Intentional living can take on various meanings too. There can be an intention to become as rich and powerful as possible, or there can be an intention to free all beings from suffering (the heart of the Bodhisattva Vows introduced yesterday). Each direction can be add clarity to one’s life, yet I’ll argue that deeply questioning or witnessing one’s experience in this world makes it very difficult to pursue the former.

Buddhism has taken many forms throughout history – today its often considered a philosophy, a religion, a soteriological method, or even a trendy fashion. Some consider it all or none of these. The precepts referred to yesterday stem from a long tradition of providing a framework of living intentionally. For many of us accustomed to the “Ten commandments” from our upbringing, the Buddhist precepts can feel like a list of Do’s and Don’ts. This is not really their intention, instead they are supposed to shed light on our actions. What is the state of mind that exists when a precept is broken?

A Buddhist does not ask what is right or wrong, but "What am I to do at this moment?" Therefore, even killing cannot be considered right or wrong, removed from the context of the moment. There is a legend of the Buddha in a previous lifetime killing someone who was about to commit a mass-murder. If he was stuck in the idea of “Thou shalt not kill”, or any other idea, he is not free to act appropriately in a given situation. The precepts are more a guideline for figuring out how to live, rather than telling us exactly how to live.

Personally, I decided that before I would consider receiving the precepts formally with my teacher, I would hold them in my daily life, to see how they resonated with and for me. Over time, while I found the list and framework helpful, they still felt rather removed from me and abstract. After several conversations with my teachers, and continued examination of my own practice, what I found most effective in living an intentional life was through developing my own vows in the context of the greater Bodhisattva vows. These vows, which I recite daily, are constantly evolving: sometimes I add a new one or remove one, sometimes I change the wording to evoke a stronger resonance within my day. When living at the monastery I would silently recite these vows during our morning prostrations, which seemed to have the effect of shifting these vows from abstract ideas to an embodiment that I could carry with me in my day. This will continue to be a dynamic process as my life evolves and my practice deepens.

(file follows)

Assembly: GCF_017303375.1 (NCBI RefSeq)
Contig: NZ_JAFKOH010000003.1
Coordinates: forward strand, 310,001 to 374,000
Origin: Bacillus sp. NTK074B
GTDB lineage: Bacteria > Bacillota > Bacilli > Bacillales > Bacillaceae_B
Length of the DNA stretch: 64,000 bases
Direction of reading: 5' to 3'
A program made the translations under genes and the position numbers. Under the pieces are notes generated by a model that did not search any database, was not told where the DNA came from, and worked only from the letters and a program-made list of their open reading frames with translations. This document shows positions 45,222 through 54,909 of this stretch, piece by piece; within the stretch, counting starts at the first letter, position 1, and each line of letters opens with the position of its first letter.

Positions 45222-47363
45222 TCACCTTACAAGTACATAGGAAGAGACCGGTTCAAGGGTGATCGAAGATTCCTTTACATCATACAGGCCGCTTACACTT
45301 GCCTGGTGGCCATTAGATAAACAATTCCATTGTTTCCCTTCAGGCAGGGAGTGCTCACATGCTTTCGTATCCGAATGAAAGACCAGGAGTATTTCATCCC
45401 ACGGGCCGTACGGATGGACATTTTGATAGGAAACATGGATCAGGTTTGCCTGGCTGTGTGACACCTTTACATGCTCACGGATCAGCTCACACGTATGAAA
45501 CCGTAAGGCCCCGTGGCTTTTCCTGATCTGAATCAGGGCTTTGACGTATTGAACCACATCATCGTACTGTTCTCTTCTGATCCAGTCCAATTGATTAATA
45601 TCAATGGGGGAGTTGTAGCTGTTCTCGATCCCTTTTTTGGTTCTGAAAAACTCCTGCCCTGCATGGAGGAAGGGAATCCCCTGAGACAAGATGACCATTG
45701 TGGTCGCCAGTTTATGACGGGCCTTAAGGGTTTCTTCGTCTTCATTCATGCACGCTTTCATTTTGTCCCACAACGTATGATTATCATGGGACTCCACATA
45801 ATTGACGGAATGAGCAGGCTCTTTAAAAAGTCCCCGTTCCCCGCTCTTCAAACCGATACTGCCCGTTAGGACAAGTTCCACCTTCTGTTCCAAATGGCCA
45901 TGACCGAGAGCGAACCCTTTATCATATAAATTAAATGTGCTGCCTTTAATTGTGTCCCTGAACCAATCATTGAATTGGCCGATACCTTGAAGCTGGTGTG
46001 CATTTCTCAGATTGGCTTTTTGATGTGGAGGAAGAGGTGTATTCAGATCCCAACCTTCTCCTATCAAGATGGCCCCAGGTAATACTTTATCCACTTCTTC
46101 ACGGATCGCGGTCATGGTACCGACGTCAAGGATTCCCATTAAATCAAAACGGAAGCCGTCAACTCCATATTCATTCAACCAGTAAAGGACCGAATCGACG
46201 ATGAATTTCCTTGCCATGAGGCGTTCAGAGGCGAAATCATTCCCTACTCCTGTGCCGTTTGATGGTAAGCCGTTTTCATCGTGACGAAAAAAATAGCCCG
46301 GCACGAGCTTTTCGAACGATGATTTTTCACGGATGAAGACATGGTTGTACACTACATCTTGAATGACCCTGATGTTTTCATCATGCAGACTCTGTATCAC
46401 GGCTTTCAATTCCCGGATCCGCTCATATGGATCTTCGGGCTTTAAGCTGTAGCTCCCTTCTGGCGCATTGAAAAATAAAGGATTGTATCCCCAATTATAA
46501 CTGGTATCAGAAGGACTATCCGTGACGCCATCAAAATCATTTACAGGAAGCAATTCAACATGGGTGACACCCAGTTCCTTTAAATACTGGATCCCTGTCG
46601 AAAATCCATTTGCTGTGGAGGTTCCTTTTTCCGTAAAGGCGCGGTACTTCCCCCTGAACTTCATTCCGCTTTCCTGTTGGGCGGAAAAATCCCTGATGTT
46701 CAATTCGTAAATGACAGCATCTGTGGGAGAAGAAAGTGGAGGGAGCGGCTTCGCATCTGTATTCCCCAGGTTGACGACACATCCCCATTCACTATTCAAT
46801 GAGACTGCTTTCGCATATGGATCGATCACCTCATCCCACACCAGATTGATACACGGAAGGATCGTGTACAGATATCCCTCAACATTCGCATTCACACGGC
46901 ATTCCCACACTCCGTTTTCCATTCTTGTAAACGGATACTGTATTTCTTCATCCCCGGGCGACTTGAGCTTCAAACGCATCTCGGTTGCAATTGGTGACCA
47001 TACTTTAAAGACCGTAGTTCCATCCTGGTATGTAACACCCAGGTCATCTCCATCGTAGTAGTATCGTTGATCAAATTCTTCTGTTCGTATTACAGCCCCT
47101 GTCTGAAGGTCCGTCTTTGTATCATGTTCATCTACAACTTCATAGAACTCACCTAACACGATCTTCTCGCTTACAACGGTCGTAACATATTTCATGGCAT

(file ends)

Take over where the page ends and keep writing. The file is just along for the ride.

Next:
I’d like to take a step back – I again went down the Buddhist path, yet I really want to focus more generally on intentional living, no matter what your faith or background is.  There is a thin line between intentional living and controlled living. I feel that a controlled life falls more in line with the example I previously gave, that of seeking power and money. Any idea of control is always perceived control, because the world is wholly unpredictable and constantly changing. We know this, yet we continue to seek controls – over our emotions, our bodies, our relationships, our financial situation, etc., etc. Yet this is also one of our greatest sources of misery – when our perfectly laid plans don’t work out, when we are surprised by our partner leaving us or losing our job.

An intentional life doesn’t hold onto ideas like “ I need to be a millionaire” or “I need to look a certain way” or “I will own a big house and have 3 kids with my beautiful partner”.  It is much more fundamental: vowing to live compassionately, to live connected with all other beings, to keep your attention in your breath, body and phenomena. Intentionality can infuse all of our actions, it can allow us to remain centered and directed despite the ever changing circumstances. Or more elegantly stated:

The light of intention always shines through the weeds of karma

Do you live an intentional life? What are your intentions? Can you articulate them and share them with others? Do you have hidden intentions that may not actually benefit yourself and others?  Ask yourself these things.

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Sewing a Rakusu

I spent last weekend sewing a bib. I’ve never sewn in my life, why the sudden attention, and why a bib?  Well, a bib isn’t quite the right word, I was actually sewing what is called a rakusu at a workshop at the Crestone Mountain Zen Center.

The rakusu symbolically represents the garments (robe) that the Buddha put together to wear after he left his palace to seek enlightenment. According to Buddhist scripture, Siddhartha left the palace where he was a prince, collected rags from trash heaps, funeral pyres, and various other places in order to construct his robe. When Buddhism came to China, the living conditions led the Chinese monks to engage in physical labor to grow their food and maintain their temples and monasteries, and on occasion to do public works like road maintenance, so the outer robe was worn only on ceremonial occasions. The legend is that during the Tang Dynasty, when the Chinese emperors forbid the wearing of robes, then Buddhist monks created a miniature version of their robe to be worn secretly around the neck underneath their regular lay clothing. Today this tradition survives in Japan and the West, and the rakusu is a traditionally Japanese garment worn around the neck of Zen Buddhists who have taken the precepts.